Friday, December 26, 2008

Free 3D Spaceship models

You can get Free 3D spaceships from NASA here: click
There are all kinds of things available - 3D model of the Space Shuttle, Apollo Lunar Lander, the International Space Station, Skylab and many more. (All man made stuff, mostly US, no Area 51 or alien ufo's though :p) They are in .3ds format and come with lowish-res textures. I had to tweak the textures and model bit, but they seem to work fine, as you can see in the quick rendering I did above. Not bad for a free model.

There are also some planet and space textures available, like this texture map of Mars

and this map of a control panel from the Space Shuttle flight deck

A handy resource if you need to make some spacey stuff!

Wednesday, December 17, 2008

Ivy Generator - a mini-review

I must thank two of my colleagues for putting me onto this one,( thanks uBrent , thanks uJP!) - Its a free 3D Ivy Generator. It's a standalone computer programme that creates virtual Ivy for you at the click of a button, (well maybe 4 or so clicks). It's really easy to use, first download it here, for free! On this website you will see that this programme is the work of Thomas Luft, and it's available for Windows, Mac OSX, and Linux. Did I mention it's free? Once you extract the zip file all you have to do is run IvyGenerator.exe. No installation necessary - sweet! There is a readme file - you only have to read the first few sentences to figure out how to use it - it's that easy.

Basically, you import a 3d mesh into the programme (in .obj format), double-click where you want the Ivy to grow from. Then click "grow". The Ivy (stem) grows beautifully all by itself - you can stop it at any point or when it looks good. Then click "birth" to create the rest of the geometry (leaves). All that is left to do is export your Ivy (in .obj format), and your done! Well, you might need to update the materials, to suit your 3d package. (free leaf and bark textures are included with the program and there are more available for download on Thomas' site).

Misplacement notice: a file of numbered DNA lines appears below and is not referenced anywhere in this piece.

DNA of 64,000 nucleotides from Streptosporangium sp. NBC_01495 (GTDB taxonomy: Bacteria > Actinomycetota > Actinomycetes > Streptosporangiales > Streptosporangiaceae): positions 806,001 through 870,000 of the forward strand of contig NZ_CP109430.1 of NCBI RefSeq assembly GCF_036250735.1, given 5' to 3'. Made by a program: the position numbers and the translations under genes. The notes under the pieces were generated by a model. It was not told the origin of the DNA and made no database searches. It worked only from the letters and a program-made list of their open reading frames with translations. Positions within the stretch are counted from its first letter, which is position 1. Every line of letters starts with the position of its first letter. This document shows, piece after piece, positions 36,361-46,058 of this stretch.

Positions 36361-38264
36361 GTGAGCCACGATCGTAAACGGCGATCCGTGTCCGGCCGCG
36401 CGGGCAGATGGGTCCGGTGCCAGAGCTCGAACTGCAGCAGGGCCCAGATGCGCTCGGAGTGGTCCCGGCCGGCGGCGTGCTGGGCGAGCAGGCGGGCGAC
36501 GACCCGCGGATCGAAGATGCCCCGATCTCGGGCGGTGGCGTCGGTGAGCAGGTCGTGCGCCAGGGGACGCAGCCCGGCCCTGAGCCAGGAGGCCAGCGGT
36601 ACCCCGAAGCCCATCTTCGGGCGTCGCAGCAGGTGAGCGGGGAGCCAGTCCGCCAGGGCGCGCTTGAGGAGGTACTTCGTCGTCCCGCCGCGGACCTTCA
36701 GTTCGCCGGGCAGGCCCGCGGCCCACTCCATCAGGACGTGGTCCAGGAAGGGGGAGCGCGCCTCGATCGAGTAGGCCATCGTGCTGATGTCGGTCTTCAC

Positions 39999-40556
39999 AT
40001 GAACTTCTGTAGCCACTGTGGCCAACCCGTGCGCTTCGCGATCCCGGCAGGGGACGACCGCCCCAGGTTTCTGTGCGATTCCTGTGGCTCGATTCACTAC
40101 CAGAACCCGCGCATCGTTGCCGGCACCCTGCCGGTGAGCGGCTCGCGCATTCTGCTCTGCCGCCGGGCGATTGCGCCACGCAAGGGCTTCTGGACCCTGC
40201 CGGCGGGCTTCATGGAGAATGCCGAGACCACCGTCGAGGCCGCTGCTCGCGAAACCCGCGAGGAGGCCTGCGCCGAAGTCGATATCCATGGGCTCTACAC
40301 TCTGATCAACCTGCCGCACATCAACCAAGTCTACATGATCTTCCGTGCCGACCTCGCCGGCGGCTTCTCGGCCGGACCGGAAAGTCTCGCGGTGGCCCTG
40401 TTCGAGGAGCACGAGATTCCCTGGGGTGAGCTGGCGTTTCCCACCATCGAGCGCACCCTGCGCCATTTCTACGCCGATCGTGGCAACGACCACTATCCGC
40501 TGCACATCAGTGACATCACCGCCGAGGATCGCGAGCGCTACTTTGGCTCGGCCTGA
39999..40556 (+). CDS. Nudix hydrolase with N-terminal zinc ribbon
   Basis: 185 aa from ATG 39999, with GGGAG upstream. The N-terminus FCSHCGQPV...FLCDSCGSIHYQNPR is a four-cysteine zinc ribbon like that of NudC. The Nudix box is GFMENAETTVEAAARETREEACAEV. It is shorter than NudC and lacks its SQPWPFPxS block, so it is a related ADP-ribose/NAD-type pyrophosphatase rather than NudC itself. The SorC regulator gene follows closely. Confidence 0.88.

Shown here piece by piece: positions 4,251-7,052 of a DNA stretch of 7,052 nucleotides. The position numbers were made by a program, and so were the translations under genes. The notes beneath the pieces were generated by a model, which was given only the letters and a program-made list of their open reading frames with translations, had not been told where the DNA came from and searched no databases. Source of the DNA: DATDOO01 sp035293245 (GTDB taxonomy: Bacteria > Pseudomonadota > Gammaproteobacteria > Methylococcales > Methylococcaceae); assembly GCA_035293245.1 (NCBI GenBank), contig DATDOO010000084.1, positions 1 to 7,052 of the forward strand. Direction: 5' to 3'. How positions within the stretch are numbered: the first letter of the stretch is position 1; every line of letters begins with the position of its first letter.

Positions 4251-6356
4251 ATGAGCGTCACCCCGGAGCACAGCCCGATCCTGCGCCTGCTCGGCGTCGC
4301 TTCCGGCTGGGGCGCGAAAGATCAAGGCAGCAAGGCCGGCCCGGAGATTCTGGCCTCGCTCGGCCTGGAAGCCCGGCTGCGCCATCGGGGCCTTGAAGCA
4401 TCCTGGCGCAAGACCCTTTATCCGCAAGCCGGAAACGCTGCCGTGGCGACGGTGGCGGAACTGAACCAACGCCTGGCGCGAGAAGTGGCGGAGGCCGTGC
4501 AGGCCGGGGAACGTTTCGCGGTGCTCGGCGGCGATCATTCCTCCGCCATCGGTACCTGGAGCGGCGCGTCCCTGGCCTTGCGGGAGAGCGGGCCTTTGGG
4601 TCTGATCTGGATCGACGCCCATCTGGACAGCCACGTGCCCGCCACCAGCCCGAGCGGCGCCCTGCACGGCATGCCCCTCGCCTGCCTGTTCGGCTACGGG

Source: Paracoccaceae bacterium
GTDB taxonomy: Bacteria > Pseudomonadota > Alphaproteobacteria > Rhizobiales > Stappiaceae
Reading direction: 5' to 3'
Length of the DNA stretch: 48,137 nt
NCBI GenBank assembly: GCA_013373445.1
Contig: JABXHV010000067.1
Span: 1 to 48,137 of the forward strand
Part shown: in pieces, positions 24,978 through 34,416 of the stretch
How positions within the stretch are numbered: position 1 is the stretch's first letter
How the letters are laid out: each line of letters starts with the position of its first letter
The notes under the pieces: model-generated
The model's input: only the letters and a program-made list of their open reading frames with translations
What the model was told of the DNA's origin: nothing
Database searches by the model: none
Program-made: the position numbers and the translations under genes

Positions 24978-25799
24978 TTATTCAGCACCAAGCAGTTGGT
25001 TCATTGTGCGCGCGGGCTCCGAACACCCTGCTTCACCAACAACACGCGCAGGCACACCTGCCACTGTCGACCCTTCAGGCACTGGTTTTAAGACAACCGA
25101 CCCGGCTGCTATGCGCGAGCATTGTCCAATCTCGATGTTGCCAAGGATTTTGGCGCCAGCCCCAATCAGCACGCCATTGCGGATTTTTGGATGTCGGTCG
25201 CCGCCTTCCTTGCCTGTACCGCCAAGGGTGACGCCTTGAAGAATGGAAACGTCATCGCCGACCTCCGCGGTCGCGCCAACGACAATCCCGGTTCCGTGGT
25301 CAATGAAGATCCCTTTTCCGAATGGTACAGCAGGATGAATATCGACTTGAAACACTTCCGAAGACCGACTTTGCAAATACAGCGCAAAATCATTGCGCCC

It's a great little app, (although a lot of thought went into making it) and I will definitely be using it in future for my architectural renderings. (I ran the programme on Windows XP 64, and rendered with 3DS Max/V-Ray, it works on Win 32 systems too.)

I made a video showing how the program works:

Wednesday, December 10, 2008

Free Tintin rocket model in 3D

Yes, that's right, for today I have a FREE 3D model in .max file format with the material and texture files included! Tintin was one of my favourite comic book heroes from my youth - I made this model a long time ago, it's based on the rocket in the 1954 book Explorers on the Moon.

You can get the model here or here . It seems like Steven Spielberg is directing a new Tintin movie, set for release in 2010

Friday, December 5, 2008

V-Ray LWF the easy way. (For 3D Studio Max and V-Ray)

I've seen a lot of activity from V-Ray users on the web wanting to know how to use the LWF (Linear Work Flow) method for V-Ray. If you do a search on the official V-Ray forums ( for LWF, you will come across many, many pages of info. Too many pages. Wading through this info is tedious and time consuming, and it's filled with lots of theory, so I've decided to summarize the work flow in the shortest possible way, without any technical mumbo jumbo. BTW, what is this LWF thing anyway? Well it's simply an easier way to ensure quick, consistent and accurate lighting of 3D scenes. (No more burnt out images!) It's particularly useful for 3D architectural renderings. Just try it - it works!


Change 3DS Max's Gamma settings to 2.2 (You can change the Gamma settings in 3DS Max here: Toolbar>Customize>Preferences)

Change the color mapping in your V-Ray settings (Toolbar>Rendering>Render>V-Ray>V-Ray::Color Mapping)

Disable the standard 3DS Max virtual frame buffer (VFB) (Toolbar>Rendering>Render>uncheck the "Rendered Frame
Window" check box.

Enable the V-Ray frame buffer (VFB) (Toolbar>Rendering>Render>V-Ray>V-Ray Frame buffer>check the "enable V-Ray Frame
Buffer" check box. (I recommend using the V-Ray frame buffer all the time anyway, as it gives you more options for adjusting your renders - exposure, color correction, etc.)

That's it - your done! You are are now ready to create beautiful, well lit renderings!

V-Ray genius Aversis also has a brilliant tutorial about LWF on his website, that explains things in a bit more detail:

3D guru lukx ( has also made a simple video tutorial on LWF, it can be found here:

JG3D has moved and is now at

3D models